National Identity and the Mexican Revolution

By Randy Jackson

One hundred years separated Mexico’s War of Independence and the Mexican Revolution. The War of Independence (1810 – 1821) may have severed Spanish European rule from New Spain, but it left this new country of Mexico to sort through the competing power structures left behind. These were the Catholic Church; the privileged economic structure of the encomiendas (estates owned by the descendants of the conquistadores); and the indigenous and mixed-race underclass majority that had been cemented in poverty since the time of the conquest. These grappling power structures, along with foreign invasions, beset Mexico with a century of wars, coup d’etats, uprisings, and assassinations.

These blood-soaked events of the 19th century led to the 20th-century Mexican Revolution (1910 – 1920), which hammered out a constitution and a process of governance in 1917. But only a sense of national identity could hold these new structures in place. For this we turn to the mightier pen, to the artists, the poets and philosophers. Around the time of the Mexican Revolution, there was a diverse group of artists, professors and students called Ateneo de la Juventud Mexicana (Mexican academic youth group). This group stood for (among other reforms) the value of a Mexican identity against the “Ideals” of President Porfirio Díaz, who saw Europe and America as ideals for a future Mexico.

José Vasconcelos Calderón, a philosopher and writer (later politician) was a member of this group. One influence on Vasconcelos was the Uruguayan essayist José Enrique Rodó. Rodó argued against what he called “Nordomanía,” the influence of Yankee materialism and the cultural megaphone of the United States. Rodó saw this influence as a threat that would drown out the regional identities of Latin America. For a century, Latin American philosophers were aware of the decline of the Catholic Spanish empire and the ascendency of the Anglo-Saxon and Protestant paradigm. Finding a foothold of identity amid this cultural erosion was something that Vasconcelos tried to establish for Mexico.

Beyond the support for unique Mexican and Latin American identities, Vasconcelos was philosophically opposed to Social Darwinism, which proposed the superiority of certain races. This concept was gaining ground in parts of the western world around the time of the Mexican Revolution. In 1925, in response to these ideas and influences, Vasconcelos wrote “La raza cósmica” (“The Cosmic Race”) an essay that became highly influential in Mexican political and sociocultural policies.

In “La raza cósmica,” Vasconcelos looks back to the ancient civilizations of the Americas and the mixing of people following the Spanish conquest, to produce el mestizaje (the mixed race). Vasconcelos writes, “Spanish colonization created mixed races [whereas] the English kept on mixing only with the whites and annihilated the natives.” Vasconcelos proposed that el mestizaje would be a “fifth race” that would hold the best aspects of their various forefathers, and in time would become the universal humanity. This was a message of hope for the people of Mexico at a time when national identity was beginning to be articulated.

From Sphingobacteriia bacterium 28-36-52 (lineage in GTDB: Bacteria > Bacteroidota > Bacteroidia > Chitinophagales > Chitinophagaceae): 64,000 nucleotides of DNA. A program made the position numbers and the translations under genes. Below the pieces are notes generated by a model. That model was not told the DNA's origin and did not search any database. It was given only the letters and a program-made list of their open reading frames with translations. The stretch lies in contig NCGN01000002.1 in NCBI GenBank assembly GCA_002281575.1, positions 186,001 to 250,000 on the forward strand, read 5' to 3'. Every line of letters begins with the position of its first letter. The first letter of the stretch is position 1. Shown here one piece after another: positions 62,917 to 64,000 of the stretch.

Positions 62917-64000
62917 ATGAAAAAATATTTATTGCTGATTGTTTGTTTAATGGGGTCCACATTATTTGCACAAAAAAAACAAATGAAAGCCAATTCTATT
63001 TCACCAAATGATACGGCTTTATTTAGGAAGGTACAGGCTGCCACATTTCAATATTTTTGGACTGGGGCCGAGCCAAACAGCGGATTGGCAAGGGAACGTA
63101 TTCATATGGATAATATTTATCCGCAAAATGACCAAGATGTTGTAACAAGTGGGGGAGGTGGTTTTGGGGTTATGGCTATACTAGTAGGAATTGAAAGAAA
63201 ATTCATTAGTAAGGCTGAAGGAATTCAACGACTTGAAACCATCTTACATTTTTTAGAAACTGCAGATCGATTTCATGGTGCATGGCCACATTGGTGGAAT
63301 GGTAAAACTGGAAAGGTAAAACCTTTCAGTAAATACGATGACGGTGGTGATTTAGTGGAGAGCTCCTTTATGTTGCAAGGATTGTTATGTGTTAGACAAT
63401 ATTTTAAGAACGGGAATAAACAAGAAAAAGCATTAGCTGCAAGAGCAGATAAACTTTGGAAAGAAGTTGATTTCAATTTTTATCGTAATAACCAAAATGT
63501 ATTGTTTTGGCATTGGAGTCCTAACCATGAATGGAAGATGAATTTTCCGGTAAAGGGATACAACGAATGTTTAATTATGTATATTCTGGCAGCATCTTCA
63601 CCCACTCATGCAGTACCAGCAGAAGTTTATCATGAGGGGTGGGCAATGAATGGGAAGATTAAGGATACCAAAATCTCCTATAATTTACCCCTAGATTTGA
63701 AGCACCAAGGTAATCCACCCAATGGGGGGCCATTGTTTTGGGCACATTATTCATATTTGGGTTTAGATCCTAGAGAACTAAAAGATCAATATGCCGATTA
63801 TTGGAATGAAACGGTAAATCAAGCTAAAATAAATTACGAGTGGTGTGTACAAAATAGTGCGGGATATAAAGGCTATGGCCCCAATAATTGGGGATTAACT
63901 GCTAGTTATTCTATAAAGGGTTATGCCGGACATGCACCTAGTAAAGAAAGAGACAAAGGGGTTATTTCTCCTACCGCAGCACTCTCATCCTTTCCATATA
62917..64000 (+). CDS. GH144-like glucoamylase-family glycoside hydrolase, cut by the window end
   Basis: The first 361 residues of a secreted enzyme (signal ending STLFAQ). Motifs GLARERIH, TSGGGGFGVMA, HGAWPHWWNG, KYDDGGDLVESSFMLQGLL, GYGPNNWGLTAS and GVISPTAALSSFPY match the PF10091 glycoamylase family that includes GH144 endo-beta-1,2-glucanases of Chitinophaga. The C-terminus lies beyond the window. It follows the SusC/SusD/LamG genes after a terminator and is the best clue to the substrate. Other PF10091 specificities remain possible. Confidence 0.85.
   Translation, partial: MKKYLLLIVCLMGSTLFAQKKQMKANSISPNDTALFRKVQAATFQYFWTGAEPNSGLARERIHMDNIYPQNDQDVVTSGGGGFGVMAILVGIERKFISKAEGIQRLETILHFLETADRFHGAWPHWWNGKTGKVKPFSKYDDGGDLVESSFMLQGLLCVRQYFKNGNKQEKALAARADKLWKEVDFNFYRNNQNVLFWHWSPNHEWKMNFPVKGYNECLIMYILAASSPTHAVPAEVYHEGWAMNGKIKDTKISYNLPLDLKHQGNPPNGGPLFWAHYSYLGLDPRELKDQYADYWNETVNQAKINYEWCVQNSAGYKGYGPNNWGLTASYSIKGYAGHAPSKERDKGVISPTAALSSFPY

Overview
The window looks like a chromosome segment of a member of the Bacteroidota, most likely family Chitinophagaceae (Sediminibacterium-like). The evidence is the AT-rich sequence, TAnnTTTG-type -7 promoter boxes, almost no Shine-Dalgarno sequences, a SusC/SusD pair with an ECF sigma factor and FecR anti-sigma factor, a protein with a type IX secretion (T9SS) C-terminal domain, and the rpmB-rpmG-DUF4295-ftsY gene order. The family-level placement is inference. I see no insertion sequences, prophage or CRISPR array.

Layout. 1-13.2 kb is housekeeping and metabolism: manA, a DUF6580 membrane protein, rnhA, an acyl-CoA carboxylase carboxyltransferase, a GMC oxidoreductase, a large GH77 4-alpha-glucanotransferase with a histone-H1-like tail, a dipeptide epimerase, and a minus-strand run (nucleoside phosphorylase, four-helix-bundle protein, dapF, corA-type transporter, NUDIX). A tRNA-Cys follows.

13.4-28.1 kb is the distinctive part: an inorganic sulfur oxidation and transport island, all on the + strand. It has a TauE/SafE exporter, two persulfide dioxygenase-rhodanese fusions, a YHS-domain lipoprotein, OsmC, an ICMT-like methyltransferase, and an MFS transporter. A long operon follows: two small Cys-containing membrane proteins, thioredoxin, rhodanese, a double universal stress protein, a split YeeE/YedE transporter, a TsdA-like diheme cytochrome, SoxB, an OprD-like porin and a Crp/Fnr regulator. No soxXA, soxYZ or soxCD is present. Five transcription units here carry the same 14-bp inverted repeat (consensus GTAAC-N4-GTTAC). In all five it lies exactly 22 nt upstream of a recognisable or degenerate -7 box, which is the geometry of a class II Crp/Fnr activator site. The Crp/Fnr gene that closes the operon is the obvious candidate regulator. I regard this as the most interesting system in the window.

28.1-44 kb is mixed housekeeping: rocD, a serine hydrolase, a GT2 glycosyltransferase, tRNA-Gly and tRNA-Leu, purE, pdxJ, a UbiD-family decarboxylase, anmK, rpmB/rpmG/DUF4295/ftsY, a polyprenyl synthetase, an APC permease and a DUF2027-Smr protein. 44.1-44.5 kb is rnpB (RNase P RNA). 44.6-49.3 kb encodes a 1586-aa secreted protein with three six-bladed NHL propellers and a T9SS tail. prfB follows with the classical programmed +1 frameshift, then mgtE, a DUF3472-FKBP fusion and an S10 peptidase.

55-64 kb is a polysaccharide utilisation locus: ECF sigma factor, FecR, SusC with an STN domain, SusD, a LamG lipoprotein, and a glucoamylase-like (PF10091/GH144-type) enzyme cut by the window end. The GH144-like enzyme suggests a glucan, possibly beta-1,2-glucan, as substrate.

Vasconcelos and his work are not without controversy. Modern scholars point out his own period’s racism, which Vasconcelos himself held and displayed in his work. Yet his influence lives on. Under President Álvaro Obregón (1920-24), Vasconcelos was made the head of the Secretariat of Public Education. Along with an expanded budget for education under the Obregón administration, Vasconcelos expanded the public education system, initiating a large number of texts for use in schools.

Vasconcelos’ work on modern Mexican identity influenced many artists and philosophers. His work is said to have direct influence on Octavio Paz’s most famous work, El laberinto de la soledad (The Labyrinth of Solitude). Under his secretariat, Vasconcelos commissioned artists like Diego Rivera, José Clemente Orozco, and David Alfaro Siqueiros, to paint the insides of Mexico’s most important public buildings. This gave rise to the Mexican muralist movement.

The Mexican Revolution was an unfortunate protracted civil war with tremendous loss of life. It does, however, mark a turning point in Mexican history and the birth of a unique national identity. Individuals like Vasconcelos contributed to defining the fascinating and tumultuous history of Mexico and initiating the formation of a Mexican national identity.

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